Unless you live in a particular old house in Amityville, it’s unlikely that those noises in the attic are ghosts or supernatural in any way. Yes, it’s possibly the sounds an old house makes when it shifts, or the wind blowing through the rafters, but if you’re starting to feel that you’re not alone in your house, and have ruled out the neighborhood poltergeist, it’s most likely that you’ve got some kind of animal infestation in your dwelling.
Noises in the Attic: What Could It Be?
Thumping: Raccoons and large animals will knock down dumpsters and crates. Heavier or more solid sounds are most likely due to raccoons, since they are both strong and active animals.
Scratching: This could be anything from rats to squirrels to birds building nests. Attics are particularly pleasant for wildlife searching for a quiet place to nest.
Rolling, Small Objects Being Dragged: Rodents and squirrels often push or roll nuts.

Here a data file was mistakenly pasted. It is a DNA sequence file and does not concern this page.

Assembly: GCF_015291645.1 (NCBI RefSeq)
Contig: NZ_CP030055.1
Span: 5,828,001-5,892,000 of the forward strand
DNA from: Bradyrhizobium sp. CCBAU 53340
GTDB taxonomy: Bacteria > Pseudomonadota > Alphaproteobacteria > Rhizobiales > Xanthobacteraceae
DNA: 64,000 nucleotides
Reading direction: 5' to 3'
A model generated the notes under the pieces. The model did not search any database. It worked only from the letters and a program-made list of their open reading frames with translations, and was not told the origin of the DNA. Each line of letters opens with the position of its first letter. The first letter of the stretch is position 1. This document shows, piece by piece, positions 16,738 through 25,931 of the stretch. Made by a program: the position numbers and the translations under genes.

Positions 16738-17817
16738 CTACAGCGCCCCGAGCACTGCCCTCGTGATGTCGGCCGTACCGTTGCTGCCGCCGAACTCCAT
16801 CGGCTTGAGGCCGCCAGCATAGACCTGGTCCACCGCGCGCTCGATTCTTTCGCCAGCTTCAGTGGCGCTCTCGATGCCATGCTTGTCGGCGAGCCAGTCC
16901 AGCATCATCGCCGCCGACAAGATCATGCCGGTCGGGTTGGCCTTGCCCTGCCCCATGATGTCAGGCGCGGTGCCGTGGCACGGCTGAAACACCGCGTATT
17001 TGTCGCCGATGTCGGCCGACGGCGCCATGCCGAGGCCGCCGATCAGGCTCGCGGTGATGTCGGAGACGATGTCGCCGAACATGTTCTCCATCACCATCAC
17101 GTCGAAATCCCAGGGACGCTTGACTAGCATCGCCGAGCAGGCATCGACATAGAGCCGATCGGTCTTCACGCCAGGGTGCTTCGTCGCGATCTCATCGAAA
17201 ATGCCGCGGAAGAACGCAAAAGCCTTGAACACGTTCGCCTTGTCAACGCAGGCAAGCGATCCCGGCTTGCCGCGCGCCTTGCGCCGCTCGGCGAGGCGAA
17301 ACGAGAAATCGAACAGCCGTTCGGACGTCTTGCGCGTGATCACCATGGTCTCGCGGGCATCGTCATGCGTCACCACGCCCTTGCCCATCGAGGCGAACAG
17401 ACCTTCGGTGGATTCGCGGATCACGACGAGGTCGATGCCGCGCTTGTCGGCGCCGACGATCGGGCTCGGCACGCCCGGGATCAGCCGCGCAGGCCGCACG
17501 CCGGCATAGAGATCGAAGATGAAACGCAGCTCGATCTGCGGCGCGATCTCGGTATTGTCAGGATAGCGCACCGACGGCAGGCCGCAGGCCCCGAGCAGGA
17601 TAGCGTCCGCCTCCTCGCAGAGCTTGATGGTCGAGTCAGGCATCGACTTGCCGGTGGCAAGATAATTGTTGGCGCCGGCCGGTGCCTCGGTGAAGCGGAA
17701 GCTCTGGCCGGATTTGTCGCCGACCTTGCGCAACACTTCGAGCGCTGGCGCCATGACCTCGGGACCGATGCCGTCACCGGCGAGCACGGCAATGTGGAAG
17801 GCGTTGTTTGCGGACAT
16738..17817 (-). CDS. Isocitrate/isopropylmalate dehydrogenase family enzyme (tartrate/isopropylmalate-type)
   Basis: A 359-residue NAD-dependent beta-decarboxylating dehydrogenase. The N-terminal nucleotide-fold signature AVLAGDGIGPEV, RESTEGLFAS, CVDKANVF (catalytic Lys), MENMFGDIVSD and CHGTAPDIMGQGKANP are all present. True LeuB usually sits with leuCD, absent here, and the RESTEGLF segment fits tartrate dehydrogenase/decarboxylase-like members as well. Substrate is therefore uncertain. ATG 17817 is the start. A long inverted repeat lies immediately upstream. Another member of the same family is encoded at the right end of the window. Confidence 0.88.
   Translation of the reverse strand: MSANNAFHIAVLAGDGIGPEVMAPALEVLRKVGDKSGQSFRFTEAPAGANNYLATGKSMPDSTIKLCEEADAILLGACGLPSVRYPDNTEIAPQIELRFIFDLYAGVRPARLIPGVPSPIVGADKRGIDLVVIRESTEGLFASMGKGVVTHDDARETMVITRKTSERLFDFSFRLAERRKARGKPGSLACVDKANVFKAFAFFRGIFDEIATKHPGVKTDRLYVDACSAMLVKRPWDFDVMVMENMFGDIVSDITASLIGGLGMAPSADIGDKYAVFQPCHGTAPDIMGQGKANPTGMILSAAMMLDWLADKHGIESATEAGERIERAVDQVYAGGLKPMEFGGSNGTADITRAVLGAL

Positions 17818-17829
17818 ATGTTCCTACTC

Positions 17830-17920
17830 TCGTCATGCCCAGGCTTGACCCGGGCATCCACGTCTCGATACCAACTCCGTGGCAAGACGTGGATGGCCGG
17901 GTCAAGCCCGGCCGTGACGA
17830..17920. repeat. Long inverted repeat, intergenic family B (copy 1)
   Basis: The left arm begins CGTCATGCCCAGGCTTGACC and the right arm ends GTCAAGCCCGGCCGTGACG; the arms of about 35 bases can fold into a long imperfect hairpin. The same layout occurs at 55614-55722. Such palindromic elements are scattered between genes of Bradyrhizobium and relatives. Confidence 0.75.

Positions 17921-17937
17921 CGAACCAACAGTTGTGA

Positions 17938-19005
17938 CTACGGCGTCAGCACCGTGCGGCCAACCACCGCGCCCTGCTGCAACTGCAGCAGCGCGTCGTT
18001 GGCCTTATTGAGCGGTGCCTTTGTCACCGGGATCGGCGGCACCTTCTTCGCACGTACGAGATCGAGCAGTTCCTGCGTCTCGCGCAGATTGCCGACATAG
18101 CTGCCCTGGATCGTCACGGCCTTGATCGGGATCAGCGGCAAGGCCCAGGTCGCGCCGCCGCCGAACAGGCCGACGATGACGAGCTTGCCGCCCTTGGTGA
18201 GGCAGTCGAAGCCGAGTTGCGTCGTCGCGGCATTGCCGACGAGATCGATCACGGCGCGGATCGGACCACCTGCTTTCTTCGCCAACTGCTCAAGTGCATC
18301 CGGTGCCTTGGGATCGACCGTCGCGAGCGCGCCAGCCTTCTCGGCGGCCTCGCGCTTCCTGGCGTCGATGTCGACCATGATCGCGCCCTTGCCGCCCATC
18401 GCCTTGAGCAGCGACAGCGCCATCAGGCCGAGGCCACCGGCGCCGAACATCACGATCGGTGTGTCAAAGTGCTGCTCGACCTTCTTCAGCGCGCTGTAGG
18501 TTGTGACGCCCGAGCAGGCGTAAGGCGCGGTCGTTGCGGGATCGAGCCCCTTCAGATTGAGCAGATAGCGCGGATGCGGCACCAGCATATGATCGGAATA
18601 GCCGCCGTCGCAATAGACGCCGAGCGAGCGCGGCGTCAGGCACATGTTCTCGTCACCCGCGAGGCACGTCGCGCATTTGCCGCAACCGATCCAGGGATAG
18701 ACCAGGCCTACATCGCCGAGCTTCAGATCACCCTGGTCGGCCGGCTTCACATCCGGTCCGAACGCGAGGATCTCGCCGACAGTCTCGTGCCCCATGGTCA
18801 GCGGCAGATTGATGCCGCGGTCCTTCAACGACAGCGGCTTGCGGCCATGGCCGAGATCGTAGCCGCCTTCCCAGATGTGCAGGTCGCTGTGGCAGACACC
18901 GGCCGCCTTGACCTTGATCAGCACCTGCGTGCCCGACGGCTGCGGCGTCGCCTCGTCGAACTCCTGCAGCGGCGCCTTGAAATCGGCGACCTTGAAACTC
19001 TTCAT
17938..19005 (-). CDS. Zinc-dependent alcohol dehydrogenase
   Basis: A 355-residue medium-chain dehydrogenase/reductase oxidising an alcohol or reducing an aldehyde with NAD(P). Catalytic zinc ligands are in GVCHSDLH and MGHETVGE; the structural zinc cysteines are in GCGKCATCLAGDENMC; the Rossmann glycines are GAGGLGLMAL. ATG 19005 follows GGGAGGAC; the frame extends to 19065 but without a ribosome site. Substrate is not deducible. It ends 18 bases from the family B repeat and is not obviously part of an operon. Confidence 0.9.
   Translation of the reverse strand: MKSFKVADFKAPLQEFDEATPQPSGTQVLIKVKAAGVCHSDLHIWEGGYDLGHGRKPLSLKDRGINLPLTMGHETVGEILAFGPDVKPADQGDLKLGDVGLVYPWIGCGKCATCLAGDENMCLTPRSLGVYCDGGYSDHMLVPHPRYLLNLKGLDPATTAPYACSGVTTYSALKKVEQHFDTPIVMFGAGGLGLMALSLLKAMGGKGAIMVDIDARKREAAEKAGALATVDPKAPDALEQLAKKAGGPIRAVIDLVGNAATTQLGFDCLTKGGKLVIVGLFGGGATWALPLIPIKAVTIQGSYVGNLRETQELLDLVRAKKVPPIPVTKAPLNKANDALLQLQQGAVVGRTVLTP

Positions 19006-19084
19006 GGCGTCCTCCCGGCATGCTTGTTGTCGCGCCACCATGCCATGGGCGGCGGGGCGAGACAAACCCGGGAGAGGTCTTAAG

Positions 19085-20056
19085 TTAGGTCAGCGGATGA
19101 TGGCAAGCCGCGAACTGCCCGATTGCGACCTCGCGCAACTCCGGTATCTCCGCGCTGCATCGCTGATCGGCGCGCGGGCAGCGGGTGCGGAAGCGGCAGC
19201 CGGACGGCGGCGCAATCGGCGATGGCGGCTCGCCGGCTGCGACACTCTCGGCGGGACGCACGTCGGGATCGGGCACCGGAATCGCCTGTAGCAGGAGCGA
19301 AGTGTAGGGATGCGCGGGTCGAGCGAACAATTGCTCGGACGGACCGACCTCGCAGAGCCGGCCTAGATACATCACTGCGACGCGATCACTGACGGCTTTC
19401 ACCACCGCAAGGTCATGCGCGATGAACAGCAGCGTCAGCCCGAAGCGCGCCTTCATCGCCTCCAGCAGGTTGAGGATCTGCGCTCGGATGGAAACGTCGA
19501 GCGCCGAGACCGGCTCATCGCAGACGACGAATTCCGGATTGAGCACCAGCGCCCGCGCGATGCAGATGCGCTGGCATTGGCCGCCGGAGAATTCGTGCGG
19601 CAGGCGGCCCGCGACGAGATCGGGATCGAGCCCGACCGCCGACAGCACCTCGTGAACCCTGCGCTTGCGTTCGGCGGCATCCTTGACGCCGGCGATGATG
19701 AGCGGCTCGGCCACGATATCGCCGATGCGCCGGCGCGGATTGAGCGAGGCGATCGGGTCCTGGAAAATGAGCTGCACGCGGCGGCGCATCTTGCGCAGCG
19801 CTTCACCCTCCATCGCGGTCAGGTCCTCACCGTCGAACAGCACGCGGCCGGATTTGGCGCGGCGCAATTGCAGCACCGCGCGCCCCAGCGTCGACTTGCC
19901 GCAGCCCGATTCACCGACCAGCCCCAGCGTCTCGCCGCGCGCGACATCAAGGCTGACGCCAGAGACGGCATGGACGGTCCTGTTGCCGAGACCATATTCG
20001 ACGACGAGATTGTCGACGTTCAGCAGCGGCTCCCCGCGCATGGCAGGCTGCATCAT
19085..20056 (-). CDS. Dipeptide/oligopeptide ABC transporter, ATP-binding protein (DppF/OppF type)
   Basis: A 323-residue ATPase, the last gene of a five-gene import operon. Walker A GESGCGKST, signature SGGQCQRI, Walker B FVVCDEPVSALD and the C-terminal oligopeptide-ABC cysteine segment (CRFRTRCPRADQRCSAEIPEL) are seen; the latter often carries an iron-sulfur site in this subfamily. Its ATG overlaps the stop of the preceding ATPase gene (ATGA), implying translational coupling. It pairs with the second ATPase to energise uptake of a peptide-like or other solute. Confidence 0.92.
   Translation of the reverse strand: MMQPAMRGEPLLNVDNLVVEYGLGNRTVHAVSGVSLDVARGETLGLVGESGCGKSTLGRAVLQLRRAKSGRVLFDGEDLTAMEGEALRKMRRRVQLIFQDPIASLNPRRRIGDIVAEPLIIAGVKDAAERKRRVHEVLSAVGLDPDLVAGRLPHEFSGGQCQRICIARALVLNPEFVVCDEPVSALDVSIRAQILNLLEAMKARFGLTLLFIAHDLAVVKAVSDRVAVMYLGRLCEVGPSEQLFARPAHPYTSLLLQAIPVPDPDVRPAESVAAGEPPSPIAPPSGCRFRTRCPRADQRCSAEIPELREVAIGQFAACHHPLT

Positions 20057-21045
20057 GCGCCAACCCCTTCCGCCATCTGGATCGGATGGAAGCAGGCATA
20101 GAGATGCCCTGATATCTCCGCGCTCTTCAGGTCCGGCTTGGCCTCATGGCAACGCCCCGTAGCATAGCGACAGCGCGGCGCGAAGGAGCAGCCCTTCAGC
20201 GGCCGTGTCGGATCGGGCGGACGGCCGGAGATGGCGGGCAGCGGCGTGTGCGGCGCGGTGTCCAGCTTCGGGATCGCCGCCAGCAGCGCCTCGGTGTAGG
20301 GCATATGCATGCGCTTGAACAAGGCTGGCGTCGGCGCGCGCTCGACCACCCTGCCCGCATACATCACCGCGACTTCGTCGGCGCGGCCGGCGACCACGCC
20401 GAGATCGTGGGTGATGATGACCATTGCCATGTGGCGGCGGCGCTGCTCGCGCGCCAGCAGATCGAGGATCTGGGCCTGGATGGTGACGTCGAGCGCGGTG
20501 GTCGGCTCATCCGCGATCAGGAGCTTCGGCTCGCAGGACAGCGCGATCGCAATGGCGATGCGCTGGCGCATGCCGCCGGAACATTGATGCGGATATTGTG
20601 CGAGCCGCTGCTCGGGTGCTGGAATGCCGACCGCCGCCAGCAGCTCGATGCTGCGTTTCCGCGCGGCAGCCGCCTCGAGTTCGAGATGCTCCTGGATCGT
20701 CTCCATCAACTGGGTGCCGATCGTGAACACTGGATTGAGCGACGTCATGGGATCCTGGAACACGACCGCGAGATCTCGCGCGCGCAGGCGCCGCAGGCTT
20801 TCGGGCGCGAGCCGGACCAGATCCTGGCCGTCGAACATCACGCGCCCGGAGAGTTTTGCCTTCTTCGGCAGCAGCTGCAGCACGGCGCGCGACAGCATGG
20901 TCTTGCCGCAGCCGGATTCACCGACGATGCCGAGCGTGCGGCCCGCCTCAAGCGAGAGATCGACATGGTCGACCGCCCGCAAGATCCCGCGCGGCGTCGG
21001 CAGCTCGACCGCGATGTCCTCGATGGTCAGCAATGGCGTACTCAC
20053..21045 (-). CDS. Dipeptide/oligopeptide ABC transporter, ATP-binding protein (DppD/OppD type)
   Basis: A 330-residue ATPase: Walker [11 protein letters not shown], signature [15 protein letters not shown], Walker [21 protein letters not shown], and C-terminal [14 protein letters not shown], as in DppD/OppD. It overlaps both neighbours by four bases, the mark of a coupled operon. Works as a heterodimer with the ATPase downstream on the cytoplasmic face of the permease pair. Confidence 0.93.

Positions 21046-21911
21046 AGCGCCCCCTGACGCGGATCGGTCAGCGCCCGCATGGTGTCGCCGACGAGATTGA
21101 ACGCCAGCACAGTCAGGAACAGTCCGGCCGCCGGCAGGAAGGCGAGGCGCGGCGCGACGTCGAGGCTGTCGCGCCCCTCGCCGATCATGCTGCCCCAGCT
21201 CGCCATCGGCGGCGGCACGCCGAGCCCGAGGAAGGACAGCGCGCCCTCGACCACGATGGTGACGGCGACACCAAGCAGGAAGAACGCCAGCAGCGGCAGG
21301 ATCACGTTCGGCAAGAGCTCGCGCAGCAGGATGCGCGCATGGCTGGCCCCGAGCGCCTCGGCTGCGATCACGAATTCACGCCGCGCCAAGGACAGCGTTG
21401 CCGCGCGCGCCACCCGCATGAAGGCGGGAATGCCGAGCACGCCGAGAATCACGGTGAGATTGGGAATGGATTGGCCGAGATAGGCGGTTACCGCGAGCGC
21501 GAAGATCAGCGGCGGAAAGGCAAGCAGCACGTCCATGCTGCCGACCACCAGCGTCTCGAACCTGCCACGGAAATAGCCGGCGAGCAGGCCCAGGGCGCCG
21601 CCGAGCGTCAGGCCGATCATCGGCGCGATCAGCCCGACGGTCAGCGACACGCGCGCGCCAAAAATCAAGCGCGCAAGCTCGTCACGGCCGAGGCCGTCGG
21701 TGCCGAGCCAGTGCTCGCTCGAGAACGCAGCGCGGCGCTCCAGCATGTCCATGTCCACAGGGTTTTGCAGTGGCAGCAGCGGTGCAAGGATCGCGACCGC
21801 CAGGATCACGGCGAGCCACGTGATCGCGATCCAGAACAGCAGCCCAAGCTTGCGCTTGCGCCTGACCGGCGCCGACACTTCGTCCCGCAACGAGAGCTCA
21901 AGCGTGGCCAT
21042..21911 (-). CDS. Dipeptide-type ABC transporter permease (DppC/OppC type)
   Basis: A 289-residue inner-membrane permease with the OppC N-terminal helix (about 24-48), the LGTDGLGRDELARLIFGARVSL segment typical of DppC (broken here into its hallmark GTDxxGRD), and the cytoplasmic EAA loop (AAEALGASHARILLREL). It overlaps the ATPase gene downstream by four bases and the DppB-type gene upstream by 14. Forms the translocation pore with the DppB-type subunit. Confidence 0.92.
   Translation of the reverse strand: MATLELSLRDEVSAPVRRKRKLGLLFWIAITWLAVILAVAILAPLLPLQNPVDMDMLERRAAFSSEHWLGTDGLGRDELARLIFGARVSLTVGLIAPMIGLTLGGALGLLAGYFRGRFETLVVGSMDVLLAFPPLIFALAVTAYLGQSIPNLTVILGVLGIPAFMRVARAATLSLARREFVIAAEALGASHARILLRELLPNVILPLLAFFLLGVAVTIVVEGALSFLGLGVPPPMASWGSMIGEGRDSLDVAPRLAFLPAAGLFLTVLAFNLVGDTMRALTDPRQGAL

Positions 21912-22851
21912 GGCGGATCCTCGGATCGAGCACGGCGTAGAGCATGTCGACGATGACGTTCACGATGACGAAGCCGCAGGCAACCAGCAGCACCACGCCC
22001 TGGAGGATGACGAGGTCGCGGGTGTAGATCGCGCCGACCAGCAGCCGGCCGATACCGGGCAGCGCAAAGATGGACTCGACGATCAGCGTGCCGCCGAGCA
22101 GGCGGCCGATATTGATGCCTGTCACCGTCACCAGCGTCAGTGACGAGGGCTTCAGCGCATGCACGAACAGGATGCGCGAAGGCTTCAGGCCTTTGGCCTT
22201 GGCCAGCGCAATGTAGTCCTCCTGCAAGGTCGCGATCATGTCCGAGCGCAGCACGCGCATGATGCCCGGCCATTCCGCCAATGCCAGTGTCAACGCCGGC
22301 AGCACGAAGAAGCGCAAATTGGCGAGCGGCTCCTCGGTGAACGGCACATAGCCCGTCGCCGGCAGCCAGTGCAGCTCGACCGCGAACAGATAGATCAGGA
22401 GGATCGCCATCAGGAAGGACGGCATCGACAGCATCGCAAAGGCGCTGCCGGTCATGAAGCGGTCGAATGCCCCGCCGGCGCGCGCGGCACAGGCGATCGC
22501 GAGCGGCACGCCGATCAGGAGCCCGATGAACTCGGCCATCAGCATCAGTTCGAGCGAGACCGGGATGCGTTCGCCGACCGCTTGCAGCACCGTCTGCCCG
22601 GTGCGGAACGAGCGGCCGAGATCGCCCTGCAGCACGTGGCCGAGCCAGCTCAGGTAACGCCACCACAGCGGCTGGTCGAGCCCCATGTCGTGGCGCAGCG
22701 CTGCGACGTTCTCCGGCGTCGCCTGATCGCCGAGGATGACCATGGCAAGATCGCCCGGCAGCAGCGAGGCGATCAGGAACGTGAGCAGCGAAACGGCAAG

Vocal Sounds: Some animal infestations—insects, rats-- rarely make sound. Other animals, such as birds, can have very particular calls. Squirrels often make lower pitched and non-continuous chattering. Bats tend to emit higher pitched sounds, mostly at dawn and dusk. Baby raccoons are commonly found in the attic and emit a higher pitched “chittering” sound.
Scurrying: Rats, squirrels and other small wildlife can scurry through ducts and through the walls, and the sound is often like fast-moving scratching.
Flapping sounds: Both birds and bats in larger populations can make noise and small gusts of wind by the flapping of their wings.
· Try to ascertain details about the noises. At what time of day is it loudest, or more constant? Is it localized just in one area, or moving throughout the house?
· Note any unusual, strong or sour smells. Bats and raccoons often bring a very persistent smell with them. Skunks, of course, have a unique and particular scent that’s hard to miss.
· Try to note any unusual or new property damage, such as torn drywall or insulation, chewed cables, scratched or shredded surfaces of wood, plastic, and some types of metal.
· Don’t just ignore it. An animal trapped in your walls or attic might die. The decomposing, insects it attracts and the accompanying smell can lead to much bigger, more expensive problems.
· Unless you’re sure that you’re only dealing with an individual animal or a very small, contained, population, call a professional wildlife removal expert immediately.